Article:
From The Tips Box: Coat Hooks, Door Stops, Grease Stains

From The Tips Box: Coat Hooks, Door Stops, Grease Stains

Readers offer their best tips for impromptu coat hooks, making your own swinging door stops, and getting grease stains out of clothes.

Every day we receive stacks of great reader tips. From the Tips Box is where we round up some of our favourites. Got a tip of your own to share? Add it in the comments or send it using our [contact text=”contact form”].

Make Impromptu Coat Hooks with Over-The-Door Hangers

Jesse shares a tip for making sure guests can hang their coats:

Our house has small closets, so naturally they’re full with our own stuff. When we have company, we always end up putting coats on a bed somewhere and then having to go look for them later.

Our solution was to use an over-the-door hanger that has multiple hooks and put it on the outside of a closet door when we have company. The closet is usually in a better location (close to the front door) and the jackets are easy to find, plus it keeps them from being tossed on couches or on the floor. And if you don’t have a door in a great location, just put it on the outside of a bedroom door. People can still find their coats, but you don’t have to clean your room before they come.

Photo by Ryan Dickey.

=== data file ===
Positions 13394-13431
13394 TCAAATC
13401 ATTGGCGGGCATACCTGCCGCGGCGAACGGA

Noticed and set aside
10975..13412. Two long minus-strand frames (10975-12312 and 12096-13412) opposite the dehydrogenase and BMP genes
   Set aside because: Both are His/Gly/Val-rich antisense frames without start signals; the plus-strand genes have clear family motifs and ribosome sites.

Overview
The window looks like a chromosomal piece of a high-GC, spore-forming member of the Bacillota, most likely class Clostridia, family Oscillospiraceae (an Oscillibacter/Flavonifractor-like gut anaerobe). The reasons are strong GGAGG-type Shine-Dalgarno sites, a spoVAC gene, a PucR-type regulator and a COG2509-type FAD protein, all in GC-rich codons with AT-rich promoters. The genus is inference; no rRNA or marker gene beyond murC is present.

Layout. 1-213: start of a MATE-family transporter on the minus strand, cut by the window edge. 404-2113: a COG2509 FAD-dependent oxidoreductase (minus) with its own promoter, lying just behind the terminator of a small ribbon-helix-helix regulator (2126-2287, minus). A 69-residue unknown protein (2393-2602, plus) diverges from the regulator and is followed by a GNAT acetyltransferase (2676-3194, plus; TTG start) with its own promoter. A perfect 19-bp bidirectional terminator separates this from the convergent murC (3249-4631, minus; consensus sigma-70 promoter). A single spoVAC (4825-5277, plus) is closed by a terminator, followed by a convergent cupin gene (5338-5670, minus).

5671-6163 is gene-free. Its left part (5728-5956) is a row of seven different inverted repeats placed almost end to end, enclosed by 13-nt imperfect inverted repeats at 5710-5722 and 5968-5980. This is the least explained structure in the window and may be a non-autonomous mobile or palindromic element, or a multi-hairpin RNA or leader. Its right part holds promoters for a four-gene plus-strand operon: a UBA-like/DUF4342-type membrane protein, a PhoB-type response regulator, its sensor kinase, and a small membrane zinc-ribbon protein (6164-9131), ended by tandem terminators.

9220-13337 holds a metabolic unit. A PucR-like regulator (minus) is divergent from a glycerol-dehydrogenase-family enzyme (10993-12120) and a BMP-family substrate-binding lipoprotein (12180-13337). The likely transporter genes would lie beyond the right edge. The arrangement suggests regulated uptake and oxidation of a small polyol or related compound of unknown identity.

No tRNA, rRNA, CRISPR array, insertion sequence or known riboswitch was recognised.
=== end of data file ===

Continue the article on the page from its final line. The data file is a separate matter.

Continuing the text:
Create a Door Stop with a Pool Noodle

Jonathan shares a tip for creating a quick, removable DIY door stop:

We wanted an easy way to make a removable door stop that would protect our kids from getting their hands caught between a swinging door and the wall. Our solution was really simple. Just cut a section from a pool noodle and place it over the edge of the door. You can pick up pool noodles for super cheap and they have other fun uses, too. The bright colour makes it obvious at a glance that the stopper is on the door and our kids’ hands are safe.

Remove Grease Stains from Clothes with Baby Powder

Denise shares her method for getting grease stains out of clothing:

All you need is any brand of baby powder, which usually has corn starch in addition to talcum powder. Dab up what you can of the stain with a paper towel. Don’t rub, just blot up the excess. Completely cover the stain with a generous helping of powder and then wait 5-10 minutes. You can see the powder absorb the grease. Finally, gently brush off the powder with your fingertips and the stain should be gone. Sometimes you’ll need to do it a second time. Then wash as usual.

Note that when you wash anything with a stain, be sure you check to make sure the stain is completely gone before tossing it in the dryer. The heat from the dryer can set the stain and make it much harder, if not impossible, to remove.

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